FARGO — North Dakota State University is strong when it comes to culture and conducting research, but some fear there's a lack of leadership, funding and commitment to diversity, according to preliminary survey results that will be considered in drafting a five-year strategic plan.
Strengths, weaknesses, opportunities and challenges at NDSU emerged from surveys filled out by students, faculty, staff and administrators. Surveys were sent to 16,781 potential respondents this fall, and 1,169 surveys were completed.
The results released Friday, Dec. 6, said the school has a “sense of community,” as well as dedicated faculty and staff. The most significant weaknesses pointed to concerns over decreased funding, followed by limited parking and a shortage of leadership, according to the results.
One faculty member said there was a “lack of institutional support, no real strategy to deal with challenges (and) a lack of clear leadership.” Another said a "lack of leadership in the upper administration and lack of transparency are a huge problem."
Others pointed out problems with communication. One respondent said there is low morale and poor communication with staff, while another said there was “terrible work culture across communication and collaboration.”
“We are spread too thin, and there is no leadership for how we are to handle the ongoing budget and enrollment challenges,” one administrator said.
Molly Secor-Turner, an associate nursing professor, and David Bertolini, dean of arts, humanities and social sciences, are co-chairing the strategic planning process. They didn’t seem surprised by the criticism of leadership, noting that university employees are taught to be critical. The survey also asked respondents to be critical, Secor-Turner said.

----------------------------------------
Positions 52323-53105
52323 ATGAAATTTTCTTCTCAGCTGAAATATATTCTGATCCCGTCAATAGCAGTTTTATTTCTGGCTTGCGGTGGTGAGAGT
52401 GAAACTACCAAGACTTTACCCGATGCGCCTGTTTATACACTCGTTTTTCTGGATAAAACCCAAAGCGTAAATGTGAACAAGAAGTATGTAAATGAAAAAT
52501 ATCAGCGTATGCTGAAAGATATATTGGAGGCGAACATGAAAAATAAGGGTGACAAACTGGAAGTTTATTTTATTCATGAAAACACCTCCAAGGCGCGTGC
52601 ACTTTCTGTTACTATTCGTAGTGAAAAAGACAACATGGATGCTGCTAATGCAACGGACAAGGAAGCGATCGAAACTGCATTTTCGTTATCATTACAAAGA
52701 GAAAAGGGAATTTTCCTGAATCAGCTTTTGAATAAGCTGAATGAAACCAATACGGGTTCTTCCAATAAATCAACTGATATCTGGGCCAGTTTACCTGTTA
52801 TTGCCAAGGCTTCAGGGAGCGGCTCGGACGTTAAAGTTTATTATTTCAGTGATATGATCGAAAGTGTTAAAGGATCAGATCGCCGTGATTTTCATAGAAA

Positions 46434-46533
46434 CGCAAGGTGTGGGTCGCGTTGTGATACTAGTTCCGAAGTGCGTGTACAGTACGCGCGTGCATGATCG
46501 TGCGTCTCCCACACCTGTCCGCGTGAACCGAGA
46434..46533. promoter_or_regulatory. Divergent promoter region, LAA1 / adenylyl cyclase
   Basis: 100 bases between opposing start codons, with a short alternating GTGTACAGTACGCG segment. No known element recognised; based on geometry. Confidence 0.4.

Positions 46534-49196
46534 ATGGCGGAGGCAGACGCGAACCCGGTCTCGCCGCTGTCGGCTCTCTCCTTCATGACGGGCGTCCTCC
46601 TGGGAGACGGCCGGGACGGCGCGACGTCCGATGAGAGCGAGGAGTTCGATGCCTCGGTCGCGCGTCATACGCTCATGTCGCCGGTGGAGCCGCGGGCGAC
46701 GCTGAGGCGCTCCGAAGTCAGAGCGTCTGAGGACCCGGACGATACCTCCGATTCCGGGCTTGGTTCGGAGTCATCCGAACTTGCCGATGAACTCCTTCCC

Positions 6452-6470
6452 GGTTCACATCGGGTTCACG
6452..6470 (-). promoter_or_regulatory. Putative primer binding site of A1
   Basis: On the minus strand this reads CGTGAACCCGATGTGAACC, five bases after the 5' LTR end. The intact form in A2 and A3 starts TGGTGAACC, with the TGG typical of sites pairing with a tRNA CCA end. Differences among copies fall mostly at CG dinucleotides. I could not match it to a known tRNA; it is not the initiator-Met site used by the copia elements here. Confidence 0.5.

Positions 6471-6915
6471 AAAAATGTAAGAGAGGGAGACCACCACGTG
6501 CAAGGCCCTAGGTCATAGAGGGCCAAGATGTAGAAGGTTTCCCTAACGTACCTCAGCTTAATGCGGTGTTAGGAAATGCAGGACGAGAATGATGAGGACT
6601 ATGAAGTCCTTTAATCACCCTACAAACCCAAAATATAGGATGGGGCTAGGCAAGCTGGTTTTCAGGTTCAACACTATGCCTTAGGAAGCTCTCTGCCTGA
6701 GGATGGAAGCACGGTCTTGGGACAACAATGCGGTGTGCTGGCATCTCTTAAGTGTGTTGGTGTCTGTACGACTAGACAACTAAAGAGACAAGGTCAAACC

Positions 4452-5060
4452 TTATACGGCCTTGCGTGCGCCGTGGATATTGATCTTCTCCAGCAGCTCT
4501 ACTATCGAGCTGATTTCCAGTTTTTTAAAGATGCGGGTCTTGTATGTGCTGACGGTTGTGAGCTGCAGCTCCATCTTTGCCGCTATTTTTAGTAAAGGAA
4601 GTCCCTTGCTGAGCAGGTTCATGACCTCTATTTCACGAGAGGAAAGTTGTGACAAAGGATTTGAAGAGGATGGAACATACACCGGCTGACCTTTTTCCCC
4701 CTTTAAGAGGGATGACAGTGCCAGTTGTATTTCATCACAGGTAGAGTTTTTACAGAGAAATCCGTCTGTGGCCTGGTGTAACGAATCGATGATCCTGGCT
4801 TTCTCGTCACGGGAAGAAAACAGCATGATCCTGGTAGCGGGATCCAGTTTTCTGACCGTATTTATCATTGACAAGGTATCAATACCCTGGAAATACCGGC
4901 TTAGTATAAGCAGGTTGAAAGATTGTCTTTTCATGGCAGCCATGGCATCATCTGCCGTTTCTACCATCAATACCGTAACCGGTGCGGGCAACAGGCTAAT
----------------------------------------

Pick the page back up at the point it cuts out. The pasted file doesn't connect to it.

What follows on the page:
“While it is stressful that we have to make budget cuts, or that there is this potential decline in student enrollment, it’s also a good push for us to be motivated to be more innovative about what’s happening here on campus,” she said.
The gathering of input is part of a nearly yearlong process to create NDSU's 2020-25 strategic plan. The final “roadmap for the university” is expected to be drafted by August.
Survey participants identified NDSU’s research capacity and agricultural roots as strengths, the results said. NDSU is committed to “bringing world-class education” to the masses at a low cost, as well as doing research across the state, Bertolini said.
Many survey respondents appeared to want NDSU to improve its commitment to diversity. That included a diversity in perspectives, ethnicities, gender and non-traditional student groups.
Several respondents noted limited online classes and programs.
Bertolini said both a physical presence and expanded online services are needed to succeed. “We need to be able to reach individuals who cannot come here,” he said.